Rita and I have gotten very excited about wine-making since our foray into Dandelion Wine (I'll be posting an update on that project soon - the bubbles are slowing down and it's clearing up so I'll be siphoning it over into a new carboy as my next step). So, I've been researching other wines we can make from foraged or garden plants. The one we decided to try next comes from this plant we have growing everywhere in our yards...
It's invasive and we actively cut it back every year, but it's still everywhere. The boys love to stop and suck on the flowers when we are out for dog walks. They are just starting to get sweet so it's time to pick.
Rita and I spent an hour or so yesterday evening strolling around from tree to tree filling our baskets with the soft white flowers.
The recipe I found to get us started says to cut the green part at the base of the flower (sepal) off when you get inside but I tried to just pick them off as I went so I wasn't faced with a bowl full of flowers to de-stem. It made it seem less tedious.
It was a beautiful evening for picking flowers. It's been raining so much lately. A clear evening with a lovely pink sunset and time to be outside with a friend is truly something to appreciate.
When we each had about six cups, we came in to measure them and look at the instructions together.
We decided we needed a consult with our local wine-maker, a woman who lives up the street from Rita and used to have a vineyard in her back yard. We rang her up and she was home, so we strolled over to her house to chat.
She gave us some more supplies for when our dandelion wine is ready to siphon and explained the procedure for bottling and a little more about the science of wine making and fermentation. How wonderful to have this resource to tap into so nearby! We were both grateful for Joan's willingness to share her knowledge and materials.
Feeling more confident, I went home to make my mash.
I gathered supplies: 1/2 cup of raisins, my six cups of flowers, 4 cups of sugar, and 2/3 gallon of water (about 10-2/3 cups), and yeast.
The recipe doesn't say what to do with the raisins, but Joan told us they should go into the initial mash with the flowers. They add some of the properties of grapes to the wine. So I put my flowers and raisins in a large pot.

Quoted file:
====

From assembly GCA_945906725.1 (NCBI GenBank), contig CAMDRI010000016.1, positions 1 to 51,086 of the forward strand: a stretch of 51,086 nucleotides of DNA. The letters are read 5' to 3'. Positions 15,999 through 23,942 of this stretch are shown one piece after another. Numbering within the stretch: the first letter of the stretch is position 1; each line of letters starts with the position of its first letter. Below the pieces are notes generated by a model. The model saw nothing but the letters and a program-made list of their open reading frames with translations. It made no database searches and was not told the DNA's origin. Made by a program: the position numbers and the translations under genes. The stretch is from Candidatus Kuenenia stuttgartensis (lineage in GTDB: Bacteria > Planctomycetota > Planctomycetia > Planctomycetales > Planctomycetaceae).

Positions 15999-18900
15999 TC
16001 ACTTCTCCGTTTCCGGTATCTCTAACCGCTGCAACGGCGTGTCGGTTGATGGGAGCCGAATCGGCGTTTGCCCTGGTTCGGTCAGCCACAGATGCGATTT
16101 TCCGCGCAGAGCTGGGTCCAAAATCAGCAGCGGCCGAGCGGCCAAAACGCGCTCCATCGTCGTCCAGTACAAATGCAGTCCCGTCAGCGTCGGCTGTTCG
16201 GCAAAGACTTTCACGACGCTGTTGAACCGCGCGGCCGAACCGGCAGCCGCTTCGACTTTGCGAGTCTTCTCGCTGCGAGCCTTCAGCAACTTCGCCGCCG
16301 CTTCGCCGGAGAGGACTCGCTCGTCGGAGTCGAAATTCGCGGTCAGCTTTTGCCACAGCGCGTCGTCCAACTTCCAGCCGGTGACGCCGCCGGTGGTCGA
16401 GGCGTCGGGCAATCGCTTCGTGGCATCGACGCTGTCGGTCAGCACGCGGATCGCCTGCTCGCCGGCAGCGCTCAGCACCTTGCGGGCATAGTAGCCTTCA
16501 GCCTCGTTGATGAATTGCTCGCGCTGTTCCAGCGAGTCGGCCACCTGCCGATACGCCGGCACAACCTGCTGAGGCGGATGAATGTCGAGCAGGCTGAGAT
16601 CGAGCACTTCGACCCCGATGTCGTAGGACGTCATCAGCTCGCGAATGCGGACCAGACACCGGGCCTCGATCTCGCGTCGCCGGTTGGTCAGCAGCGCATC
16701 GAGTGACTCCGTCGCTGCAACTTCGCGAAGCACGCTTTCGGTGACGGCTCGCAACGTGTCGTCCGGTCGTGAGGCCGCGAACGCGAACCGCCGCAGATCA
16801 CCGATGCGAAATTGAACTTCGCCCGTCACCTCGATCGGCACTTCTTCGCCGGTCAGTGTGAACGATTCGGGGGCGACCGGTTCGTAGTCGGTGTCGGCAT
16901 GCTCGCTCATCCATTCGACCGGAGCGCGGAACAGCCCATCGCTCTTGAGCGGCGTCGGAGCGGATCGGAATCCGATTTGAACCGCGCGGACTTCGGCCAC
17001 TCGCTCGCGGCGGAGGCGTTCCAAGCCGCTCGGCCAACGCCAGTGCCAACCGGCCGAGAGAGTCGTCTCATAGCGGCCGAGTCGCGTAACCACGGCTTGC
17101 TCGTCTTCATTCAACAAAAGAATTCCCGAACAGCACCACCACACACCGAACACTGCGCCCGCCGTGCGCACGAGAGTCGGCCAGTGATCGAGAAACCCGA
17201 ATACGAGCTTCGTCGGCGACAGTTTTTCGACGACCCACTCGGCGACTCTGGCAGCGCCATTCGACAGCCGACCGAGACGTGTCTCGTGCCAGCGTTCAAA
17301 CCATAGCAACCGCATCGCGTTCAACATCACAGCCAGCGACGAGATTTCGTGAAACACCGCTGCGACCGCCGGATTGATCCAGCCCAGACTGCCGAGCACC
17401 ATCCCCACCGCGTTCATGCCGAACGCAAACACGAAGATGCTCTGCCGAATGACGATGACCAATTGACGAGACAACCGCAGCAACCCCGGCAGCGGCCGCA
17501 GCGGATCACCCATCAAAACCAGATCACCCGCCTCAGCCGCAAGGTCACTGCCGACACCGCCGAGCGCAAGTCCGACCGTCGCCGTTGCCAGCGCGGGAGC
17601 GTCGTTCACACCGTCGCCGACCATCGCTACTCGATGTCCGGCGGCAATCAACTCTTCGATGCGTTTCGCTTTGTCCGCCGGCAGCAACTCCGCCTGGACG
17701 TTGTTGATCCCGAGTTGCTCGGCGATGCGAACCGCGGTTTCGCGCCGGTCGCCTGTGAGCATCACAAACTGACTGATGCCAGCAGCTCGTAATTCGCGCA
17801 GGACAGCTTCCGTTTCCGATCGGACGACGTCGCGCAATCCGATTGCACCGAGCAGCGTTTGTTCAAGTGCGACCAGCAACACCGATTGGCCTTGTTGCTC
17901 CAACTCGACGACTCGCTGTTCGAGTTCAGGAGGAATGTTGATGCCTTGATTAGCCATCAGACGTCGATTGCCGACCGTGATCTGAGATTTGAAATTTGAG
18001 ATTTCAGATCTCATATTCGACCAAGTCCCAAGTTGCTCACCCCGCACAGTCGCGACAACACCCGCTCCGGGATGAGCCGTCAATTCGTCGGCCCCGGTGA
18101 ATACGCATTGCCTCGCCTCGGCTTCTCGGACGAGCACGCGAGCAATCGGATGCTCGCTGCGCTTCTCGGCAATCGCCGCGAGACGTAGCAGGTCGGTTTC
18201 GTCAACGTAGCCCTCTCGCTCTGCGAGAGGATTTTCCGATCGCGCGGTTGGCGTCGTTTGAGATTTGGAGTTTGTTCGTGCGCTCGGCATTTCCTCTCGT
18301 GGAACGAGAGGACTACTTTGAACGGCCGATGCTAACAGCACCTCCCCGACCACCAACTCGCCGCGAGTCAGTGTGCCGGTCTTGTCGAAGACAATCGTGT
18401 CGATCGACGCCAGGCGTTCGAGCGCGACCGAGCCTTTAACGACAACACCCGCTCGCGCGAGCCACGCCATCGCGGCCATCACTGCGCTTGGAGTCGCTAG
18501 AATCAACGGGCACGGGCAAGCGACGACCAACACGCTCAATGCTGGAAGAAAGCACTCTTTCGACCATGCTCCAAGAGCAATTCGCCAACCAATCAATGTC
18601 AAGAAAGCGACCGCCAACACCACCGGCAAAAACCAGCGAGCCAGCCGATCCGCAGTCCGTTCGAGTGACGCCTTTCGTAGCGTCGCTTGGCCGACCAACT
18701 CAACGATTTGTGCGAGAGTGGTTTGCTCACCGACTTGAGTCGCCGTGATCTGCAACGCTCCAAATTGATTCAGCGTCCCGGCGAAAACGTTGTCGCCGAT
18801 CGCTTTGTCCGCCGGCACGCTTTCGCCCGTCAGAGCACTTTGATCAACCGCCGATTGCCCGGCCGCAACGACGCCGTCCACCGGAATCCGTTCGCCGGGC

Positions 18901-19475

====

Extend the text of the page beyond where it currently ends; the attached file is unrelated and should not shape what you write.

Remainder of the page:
Meanwhile, I put my water in another pot and set it to boil.
When it reached a rolling boil, I turned off the heat and added the sugar. Do you think I have enough sugar??
This is what the syrup looked like after the sugar was all dissolved.
I poured the sugar syrup over the flowers and raisins to make my mash. Then I covered this and let it sit until it had cooled significantly. At that point, I added a pinch of yeast and covered it with a moist towel.
That's where I'm at now. The recipe I had said to immediately strain it, when cooled, into a carboy, but Rita and I decided we are going to let ours sit three days first like we did with the dandelion wine. Then we will strain it into the sterilized carboy and top with an airlock. I'll show you what that looks like in a few days.
The next wines on my list to try are Mint, Watermelon, and Strawberry. Rita suggested maybe Elderberry if we get a good harvest because they are so rich in nutrients. I'm also interested in trying to make some kombucha.
I've caught the fermentation itch!
(adapted from http://pixiespocket.com/2016/04/honeysuckle-wine.html)
10-2/3 c. (2/3 gallon) water
4 c. sugar
6 c. honeysuckle flowers
1/2 c. golden raisins
pinch of yeast
Pick your flowers, removing the sepals (green tips) as you go. Inside, place flowers into a large pot or crock (unwashed), along with the raisins. In another large pot, boil your water. When it comes to a rolling boil, turn off the heat and add your sugar. Stir until it is thoroughly mixed. Pour syrup over flower mixture. Cover with a moist towel and leave it sit until it cools to about room temperature. Toss in your pinch of yeast (I just used bread yeast), stir and cover again. Leave it sit three days, stirring daily. On the third day, strain out the solids and pour your liquid into a sterilized one-gallon carboy. Fill to the top with water. Seal with airlock and let it do it's thing. When the bubbling stops completely and the liquid has turned clear, it's ready to siphon into another carboy to remove the sediment. We'll get to that step later... check back!